Typically, I write exclusively about leveraging the data that is collected directly from your organization’s own website via tools like Omniture, WebTrends, Visual Sciences, Google Analytics, etc. For this month’s newsletter, I’ll be looking beyond the site centric data collection methods to discuss a different method that has the potential to play an integral role in the optimization of your website: competitive data. Last spring, Avinash Kaushik gave an insightful presentation on the topic of “Competitive Intelligence Analysis” at Emetrics; I would like to continue the discussion on this topic in this month’s newsletter as it is an increasingly important factor in the way we make marketing decisions.
What is Competitive Data?
Competitive data collection is the process of looking outside of your organization to get a broader view of your industry landscape and obtaining external information that can be utilized to optimize your own website. Competitive data can provide insights into your competitor’s sites through data on demographics of visitors, sources of traffic, keyword performance, clickstream data and more. In the latter half of this newsletter, I will discuss how to obtain this data.
The Importance of Analyzing Competitive Data
When the analytics industry began, collecting web metrics on your own site was enough to put your organization ahead of the curve. However, as online marketing has evolved, it may be helpful to take things one step further and look outside your organization. What better way to gain a competitive advantage, than to have a greater understanding of your industry landscape and be able to make more informed decisions?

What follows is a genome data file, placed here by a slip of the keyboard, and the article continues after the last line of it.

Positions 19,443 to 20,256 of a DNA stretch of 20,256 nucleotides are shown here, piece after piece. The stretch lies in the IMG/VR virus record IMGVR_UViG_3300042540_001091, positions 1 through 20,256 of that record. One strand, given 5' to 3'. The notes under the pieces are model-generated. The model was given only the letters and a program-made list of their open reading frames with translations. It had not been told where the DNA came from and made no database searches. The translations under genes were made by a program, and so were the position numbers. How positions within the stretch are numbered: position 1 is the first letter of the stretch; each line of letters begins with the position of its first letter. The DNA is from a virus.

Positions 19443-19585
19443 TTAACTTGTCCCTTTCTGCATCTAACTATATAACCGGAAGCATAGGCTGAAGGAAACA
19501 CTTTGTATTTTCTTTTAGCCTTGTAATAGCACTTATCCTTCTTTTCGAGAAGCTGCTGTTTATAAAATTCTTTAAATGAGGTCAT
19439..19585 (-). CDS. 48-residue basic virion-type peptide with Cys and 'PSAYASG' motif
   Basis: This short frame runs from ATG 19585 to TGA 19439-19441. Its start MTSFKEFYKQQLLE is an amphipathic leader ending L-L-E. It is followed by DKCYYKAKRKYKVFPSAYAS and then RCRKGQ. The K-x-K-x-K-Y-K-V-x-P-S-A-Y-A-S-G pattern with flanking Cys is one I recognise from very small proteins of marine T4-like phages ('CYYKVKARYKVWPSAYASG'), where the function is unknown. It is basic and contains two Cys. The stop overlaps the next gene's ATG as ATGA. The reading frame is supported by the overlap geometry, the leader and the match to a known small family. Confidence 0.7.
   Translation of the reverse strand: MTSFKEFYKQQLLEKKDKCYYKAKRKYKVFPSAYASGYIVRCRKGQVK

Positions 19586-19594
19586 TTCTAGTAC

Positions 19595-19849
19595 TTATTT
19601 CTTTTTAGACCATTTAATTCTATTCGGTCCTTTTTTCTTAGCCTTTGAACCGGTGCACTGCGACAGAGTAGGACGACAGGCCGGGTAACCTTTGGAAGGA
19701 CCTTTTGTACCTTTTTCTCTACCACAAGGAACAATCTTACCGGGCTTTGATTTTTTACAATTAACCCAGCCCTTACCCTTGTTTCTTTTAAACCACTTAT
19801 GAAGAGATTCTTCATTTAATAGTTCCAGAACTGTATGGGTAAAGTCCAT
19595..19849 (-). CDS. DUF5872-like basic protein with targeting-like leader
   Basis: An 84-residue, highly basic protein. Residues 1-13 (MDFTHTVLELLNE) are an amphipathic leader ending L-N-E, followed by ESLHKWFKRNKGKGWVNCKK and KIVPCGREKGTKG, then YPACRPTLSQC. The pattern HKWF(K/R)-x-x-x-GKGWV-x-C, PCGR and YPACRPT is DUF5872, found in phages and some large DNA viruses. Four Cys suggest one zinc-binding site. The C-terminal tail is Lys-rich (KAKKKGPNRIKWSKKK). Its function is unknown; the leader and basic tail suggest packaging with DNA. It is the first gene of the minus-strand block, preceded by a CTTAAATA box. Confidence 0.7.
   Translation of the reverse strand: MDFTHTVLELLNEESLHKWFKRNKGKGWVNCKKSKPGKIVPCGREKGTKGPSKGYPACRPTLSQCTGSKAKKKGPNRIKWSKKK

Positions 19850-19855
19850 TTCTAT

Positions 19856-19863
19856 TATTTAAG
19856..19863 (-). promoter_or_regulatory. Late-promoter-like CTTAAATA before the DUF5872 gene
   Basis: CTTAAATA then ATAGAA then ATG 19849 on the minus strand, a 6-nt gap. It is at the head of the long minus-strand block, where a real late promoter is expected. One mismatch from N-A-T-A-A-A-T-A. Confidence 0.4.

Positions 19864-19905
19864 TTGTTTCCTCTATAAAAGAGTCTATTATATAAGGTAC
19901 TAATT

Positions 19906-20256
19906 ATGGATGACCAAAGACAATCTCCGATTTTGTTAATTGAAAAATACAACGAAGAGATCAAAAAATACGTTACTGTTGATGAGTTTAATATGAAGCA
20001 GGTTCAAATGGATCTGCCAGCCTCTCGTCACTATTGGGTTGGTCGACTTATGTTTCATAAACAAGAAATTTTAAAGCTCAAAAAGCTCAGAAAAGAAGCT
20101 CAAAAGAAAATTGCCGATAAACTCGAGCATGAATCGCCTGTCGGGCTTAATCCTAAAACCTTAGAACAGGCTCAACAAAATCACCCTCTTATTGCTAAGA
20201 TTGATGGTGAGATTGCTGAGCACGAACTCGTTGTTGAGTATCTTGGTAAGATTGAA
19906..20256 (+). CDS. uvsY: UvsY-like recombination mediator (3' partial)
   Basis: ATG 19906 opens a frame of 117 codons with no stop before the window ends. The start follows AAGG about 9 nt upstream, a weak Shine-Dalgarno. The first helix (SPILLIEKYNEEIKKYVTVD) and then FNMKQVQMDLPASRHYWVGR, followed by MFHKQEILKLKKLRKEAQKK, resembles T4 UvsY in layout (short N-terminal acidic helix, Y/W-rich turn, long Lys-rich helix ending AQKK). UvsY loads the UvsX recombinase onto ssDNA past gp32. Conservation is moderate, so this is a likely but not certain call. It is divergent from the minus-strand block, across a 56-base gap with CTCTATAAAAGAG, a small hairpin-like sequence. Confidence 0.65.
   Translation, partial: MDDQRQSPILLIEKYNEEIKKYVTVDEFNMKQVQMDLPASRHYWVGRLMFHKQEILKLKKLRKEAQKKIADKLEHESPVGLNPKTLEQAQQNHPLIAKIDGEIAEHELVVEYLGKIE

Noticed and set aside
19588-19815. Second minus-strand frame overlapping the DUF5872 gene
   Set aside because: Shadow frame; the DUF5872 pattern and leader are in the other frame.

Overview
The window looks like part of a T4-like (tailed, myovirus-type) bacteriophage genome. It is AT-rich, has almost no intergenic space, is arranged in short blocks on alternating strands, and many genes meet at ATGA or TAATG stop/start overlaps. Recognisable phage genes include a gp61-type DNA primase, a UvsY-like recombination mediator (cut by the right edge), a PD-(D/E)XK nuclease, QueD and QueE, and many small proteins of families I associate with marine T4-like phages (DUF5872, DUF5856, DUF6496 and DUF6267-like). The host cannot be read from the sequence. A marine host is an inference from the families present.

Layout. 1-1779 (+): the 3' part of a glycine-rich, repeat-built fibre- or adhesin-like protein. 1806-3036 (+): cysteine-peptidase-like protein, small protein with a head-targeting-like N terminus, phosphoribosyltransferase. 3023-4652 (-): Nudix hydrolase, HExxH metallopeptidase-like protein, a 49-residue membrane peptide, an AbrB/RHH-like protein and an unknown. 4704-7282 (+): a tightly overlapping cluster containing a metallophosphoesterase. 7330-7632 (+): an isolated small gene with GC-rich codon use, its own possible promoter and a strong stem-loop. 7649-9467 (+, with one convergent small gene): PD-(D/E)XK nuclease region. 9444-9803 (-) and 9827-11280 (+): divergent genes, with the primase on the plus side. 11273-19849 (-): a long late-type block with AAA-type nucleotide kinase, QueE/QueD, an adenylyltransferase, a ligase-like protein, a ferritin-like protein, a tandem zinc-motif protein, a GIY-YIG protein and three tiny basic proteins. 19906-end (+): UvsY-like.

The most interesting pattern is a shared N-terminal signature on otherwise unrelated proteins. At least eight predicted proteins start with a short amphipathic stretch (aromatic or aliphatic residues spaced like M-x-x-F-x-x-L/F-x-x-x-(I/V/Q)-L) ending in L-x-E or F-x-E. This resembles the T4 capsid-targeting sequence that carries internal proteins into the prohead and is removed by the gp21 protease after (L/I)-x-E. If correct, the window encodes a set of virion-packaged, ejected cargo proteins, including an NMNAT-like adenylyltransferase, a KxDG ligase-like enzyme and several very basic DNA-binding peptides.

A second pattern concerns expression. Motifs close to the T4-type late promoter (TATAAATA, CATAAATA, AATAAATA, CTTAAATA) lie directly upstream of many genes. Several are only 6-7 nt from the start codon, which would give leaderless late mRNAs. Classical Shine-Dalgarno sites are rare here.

How Can Competitive Intelligence Help Me?
Utilize Industry Benchmarking
Analyzing competitive data is a useful benchmarking tool. For example: perhaps your CEO is disappointed that your 3rd quarter online sales are only up by 1.5%. However, with the knowledge that 3rd quarter online sales across your industry are down by 2%, your CEO may instead be delighted.
Maximize Search and Affiliate Marketing Campaigns
Competitive intelligence can give insight into the search terms that your competitors are using to drive traffic to their websites as well as the search engines that are most used by your target visitors. With this knowledge you can more cost-effectively obtain qualified leads through your search marketing efforts. Competitive intelligence can also help you to understand which Affiliate programs are driving leads to your competitor’s sites. This information may prompt you to pursue relationships with these Affiliates so that your competitors are not reaping all the benefits.
Gain a Better Understanding of Your Visitors
Competitive intelligence can help you gain a better understanding of what visitors to your competitor’s websites are searching for online. With this information, you can optimize the content on your own site to help prevent sending visitors to your competitor’s site.
How is the Data Collected?